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Posted: Sunday August 3, 2008 9:38PM; Updated: Monday August 4, 2008 2:13PM
Jonah Freedman Jonah Freedman >

Galaxy given stiff ultimatum

Story Highlights
  • Tim Leiweke made an unannounced visit to the Galaxy locker room
  • Ownership is threatening to make changes if L.A. doesn't right the ship
  • Coach Ruud Gullit and GM Alexi Lalas could be the first to go
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Landon Donovan has been rumored to be eyeing a move to a European club, preferably in England.
Landon Donovan has been rumored to be eyeing a move to a European club, preferably in England.
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OAKLAND, Calif. -- The soap opera that is the Los Angeles Galaxy just gets weirder and weirder.

A source close to Major League Soccer's glamour franchise tells me that Tim Leiweke, president and CEO of Anschutz Entertainment Group, which owns the Galaxy, made an unannounced visit to the team's locker room this past week and issued a grim ultimatum: Get things on the right track in the next two weeks or there will be dire consequences.

Like what kinds of consequences? Canning head coach Ruud Gullit? Cleaning house, perhaps starting with Landon Donovan? Firing team president and GM Alexi Lalas?

If I were a betting man, I'd say all three are possibilities, in increasing order of their likelihood. Leiweke rarely appears in front of the team, but when he does, the aftermath is never good. The AEG boss last addressed the Galaxy collectively last September as the team was similarly struggling, and within two months, former head coach Frank Yallop was out the door.

After L.A.'s 3-2 loss to expansion San Jose on Sunday, the Galaxy are winless in seven straight games, dropping them to fourth place in the Western Conference with a 6-8-5 record. If the playoffs were to start today, they'd be in serious danger of missing the postseason for the third consecutive year. And despite the star power of David Beckham and Donovan -- who, along with striker Edson Buddle, have helped the team to a league-best 2.00 goals per game -- the defense is just awful: The Galaxy are dead-last in MLS in goals allowed per game at 2.11.

And the reports of unrest keep getting worse and worse as more details emerge about the state of dysfunction within the Galaxy. According to the Los Angeles Daily News, the finger-pointing has reached critical mass: Gullit and Lalas reportedly don't get along and the Beckham camp is quickly calling more of the shots within the organization. (For their part, the Galaxy declined to comment.)

The only man who has guaranteed safety is, not surprisingly, Beckham. But there's plenty of blame to go around.

Lalas and Gullit? They've both made their fair share of bad trades and roster moves, but to pin the team's woes on either one of them individually is irresponsible.

Donovan? Rumors have surfaced over the past couple weeks that he'd like another shot with a European club, preferably one in England. With his $900,000 salary for the 2008 season burning a hole through the Galaxy's cap space ($400,000 of his paycheck counts against the roughly $2.3 million limit), it'd be easy to make him an unfortunate fall guy.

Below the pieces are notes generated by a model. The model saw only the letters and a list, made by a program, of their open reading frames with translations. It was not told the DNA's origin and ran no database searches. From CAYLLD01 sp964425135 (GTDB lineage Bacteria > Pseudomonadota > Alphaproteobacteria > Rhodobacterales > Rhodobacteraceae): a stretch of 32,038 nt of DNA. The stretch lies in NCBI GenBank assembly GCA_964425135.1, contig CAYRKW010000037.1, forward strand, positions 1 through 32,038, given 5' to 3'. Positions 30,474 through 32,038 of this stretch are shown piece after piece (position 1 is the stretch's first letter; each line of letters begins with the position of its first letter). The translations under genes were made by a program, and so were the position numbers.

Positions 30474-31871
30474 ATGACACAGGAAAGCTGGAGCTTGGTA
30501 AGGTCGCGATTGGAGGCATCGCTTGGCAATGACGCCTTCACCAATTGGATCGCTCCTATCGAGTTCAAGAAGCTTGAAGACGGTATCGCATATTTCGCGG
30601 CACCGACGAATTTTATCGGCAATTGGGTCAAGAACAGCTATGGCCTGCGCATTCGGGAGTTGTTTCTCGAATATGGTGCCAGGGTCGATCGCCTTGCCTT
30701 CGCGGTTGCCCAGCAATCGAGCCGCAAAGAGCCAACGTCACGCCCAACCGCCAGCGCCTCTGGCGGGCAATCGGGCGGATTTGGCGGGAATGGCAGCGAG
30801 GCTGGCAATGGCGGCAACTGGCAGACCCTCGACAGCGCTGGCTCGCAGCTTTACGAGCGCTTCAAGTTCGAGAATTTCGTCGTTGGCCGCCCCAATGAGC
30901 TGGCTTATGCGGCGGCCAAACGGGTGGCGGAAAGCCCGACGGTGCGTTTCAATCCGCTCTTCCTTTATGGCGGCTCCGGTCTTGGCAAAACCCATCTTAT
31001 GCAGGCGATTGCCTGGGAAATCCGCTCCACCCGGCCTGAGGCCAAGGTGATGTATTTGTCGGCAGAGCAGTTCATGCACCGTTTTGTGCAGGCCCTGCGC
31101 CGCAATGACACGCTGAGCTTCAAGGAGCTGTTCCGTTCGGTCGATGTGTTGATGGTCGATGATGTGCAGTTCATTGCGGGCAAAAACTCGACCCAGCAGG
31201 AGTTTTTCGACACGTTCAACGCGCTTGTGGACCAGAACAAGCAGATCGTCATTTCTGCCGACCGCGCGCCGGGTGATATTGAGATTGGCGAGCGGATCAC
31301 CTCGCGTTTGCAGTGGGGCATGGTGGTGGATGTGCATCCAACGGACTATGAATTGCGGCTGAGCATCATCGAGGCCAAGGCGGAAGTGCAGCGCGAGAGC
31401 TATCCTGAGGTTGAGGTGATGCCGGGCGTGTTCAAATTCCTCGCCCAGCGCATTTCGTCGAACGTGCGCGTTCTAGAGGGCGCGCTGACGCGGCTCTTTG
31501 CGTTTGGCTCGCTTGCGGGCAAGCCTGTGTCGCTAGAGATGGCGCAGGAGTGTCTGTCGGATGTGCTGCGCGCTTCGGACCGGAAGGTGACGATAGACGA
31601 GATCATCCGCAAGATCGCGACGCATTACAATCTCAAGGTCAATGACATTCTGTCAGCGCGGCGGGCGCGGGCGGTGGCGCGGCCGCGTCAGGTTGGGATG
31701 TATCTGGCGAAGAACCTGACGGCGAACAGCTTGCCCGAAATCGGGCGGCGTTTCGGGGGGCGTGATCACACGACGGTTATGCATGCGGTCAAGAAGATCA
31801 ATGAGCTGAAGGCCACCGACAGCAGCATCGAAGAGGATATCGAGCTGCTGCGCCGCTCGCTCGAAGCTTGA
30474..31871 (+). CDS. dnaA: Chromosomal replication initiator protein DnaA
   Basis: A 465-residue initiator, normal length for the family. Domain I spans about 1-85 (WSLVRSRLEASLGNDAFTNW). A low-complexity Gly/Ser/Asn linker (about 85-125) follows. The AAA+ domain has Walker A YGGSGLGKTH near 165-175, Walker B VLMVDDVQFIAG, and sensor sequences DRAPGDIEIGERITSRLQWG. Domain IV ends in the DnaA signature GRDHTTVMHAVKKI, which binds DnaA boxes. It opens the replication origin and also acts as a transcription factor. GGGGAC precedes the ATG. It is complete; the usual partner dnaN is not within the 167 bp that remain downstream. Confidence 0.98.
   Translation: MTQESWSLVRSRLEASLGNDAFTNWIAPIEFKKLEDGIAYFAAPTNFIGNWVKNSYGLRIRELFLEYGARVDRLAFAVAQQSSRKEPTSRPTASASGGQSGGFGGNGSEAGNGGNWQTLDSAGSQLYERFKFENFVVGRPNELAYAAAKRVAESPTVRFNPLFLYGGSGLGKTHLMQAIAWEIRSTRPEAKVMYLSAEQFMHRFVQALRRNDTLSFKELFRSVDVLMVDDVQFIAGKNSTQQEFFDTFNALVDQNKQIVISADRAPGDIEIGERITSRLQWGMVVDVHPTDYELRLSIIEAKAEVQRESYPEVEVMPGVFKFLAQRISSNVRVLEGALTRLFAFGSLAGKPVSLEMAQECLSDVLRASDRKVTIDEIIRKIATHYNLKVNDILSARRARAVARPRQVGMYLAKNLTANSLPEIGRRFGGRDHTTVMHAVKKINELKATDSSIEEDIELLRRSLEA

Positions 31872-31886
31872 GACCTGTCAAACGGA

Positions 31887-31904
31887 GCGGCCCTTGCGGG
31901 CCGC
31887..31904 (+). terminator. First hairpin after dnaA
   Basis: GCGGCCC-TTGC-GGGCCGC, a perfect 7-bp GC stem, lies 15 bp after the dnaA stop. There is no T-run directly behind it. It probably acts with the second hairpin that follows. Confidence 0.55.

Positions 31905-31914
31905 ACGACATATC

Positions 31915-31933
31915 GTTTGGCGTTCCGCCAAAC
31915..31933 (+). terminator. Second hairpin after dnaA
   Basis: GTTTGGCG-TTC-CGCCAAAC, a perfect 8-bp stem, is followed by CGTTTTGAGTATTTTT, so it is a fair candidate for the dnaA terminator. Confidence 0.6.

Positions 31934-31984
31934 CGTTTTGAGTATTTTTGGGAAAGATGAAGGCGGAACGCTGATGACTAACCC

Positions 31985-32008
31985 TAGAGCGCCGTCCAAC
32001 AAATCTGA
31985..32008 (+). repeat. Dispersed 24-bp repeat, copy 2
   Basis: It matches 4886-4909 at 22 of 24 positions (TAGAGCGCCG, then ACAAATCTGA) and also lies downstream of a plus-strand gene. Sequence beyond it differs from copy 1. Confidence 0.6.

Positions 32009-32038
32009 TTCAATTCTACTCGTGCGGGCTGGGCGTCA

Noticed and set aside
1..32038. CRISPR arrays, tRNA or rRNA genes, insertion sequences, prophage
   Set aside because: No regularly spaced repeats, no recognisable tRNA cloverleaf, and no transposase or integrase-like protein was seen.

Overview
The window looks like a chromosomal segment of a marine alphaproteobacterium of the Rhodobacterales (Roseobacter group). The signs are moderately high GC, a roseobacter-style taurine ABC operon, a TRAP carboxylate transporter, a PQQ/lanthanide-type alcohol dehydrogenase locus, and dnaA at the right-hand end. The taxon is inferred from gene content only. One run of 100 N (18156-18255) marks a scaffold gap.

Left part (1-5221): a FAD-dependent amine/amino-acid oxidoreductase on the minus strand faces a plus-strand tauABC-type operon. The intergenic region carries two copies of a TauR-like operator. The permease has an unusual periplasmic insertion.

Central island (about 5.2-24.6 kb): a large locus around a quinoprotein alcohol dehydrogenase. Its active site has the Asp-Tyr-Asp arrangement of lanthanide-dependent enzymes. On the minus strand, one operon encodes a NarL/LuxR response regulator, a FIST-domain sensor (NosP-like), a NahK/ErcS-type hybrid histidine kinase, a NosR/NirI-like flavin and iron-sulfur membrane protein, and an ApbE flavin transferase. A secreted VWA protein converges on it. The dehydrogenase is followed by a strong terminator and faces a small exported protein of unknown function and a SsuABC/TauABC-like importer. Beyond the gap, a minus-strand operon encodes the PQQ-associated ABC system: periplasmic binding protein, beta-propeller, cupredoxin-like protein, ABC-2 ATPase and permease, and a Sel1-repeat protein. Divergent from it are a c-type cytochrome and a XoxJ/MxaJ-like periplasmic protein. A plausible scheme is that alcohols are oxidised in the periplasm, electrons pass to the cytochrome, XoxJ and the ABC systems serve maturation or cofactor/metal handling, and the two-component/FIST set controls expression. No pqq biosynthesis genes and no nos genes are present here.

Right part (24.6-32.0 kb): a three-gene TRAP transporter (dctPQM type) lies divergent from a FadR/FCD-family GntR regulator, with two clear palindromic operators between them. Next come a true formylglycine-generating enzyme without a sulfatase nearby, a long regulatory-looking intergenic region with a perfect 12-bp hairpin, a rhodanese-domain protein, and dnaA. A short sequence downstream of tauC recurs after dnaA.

The Beckham camp? It has certainly seized an inordinate amount of power within the organization, but to blame the struggles on the very reason MLS is now a known quantity internationally is short-sighted and ignores the bigger picture.

Leiweke and AEG? It's not exactly helpful when the big boss barks an unreasonable ultimatum -- especially when the team has been, to a degree, overachieving when you look at the personnel on hand. But when the boss wants results, the boss is entitled to results.

This much is clear: The Galaxy in their current form are not good enough to win the MLS Cup. Leiweke and his boss, Phil Anschutz, the godfather of MLS, have made it clear that they demand yearly excellence from the Galaxy, and the team is nowhere near it. And at the end of the day, the buck stops with AEG.

Keep watching, because the dysfunction may get worse before it gets better.


• Speaking of those defensive woes, Gullit told me the team is considering bringing in U.S. national-teamer Cory Gibbs, whom The Washington Post's Steven Goff learned is interested in returning to MLS from Charlton Athletic of England's second division.

"We are thinking about it," Gullit said. "He is a good option."

The Galaxy would have first dibs on Gibbs' rights if he indeed decides to come home. The 28-year-old center back hasn't been fully healthy in more than two years, but if his knee holds up, he could be an enormous boost for the Galaxy back line.

• If you want a new European MLS star to hang your hat on, look no further than English veteran Darren Huckerby, who played in his third game for San Jose on Sunday. The 32-year-old scored his second goal for the Quakes in as many games, and looks like he hasn't lost a step since joining MLS last month from Norwich City. Even Beckham likes him.

"He causes any team problems," Beckham said. "I've seen that in the past when I played for Manchester United and he was at Coventry. He's a player with quality and he's going to score a lot of goals."

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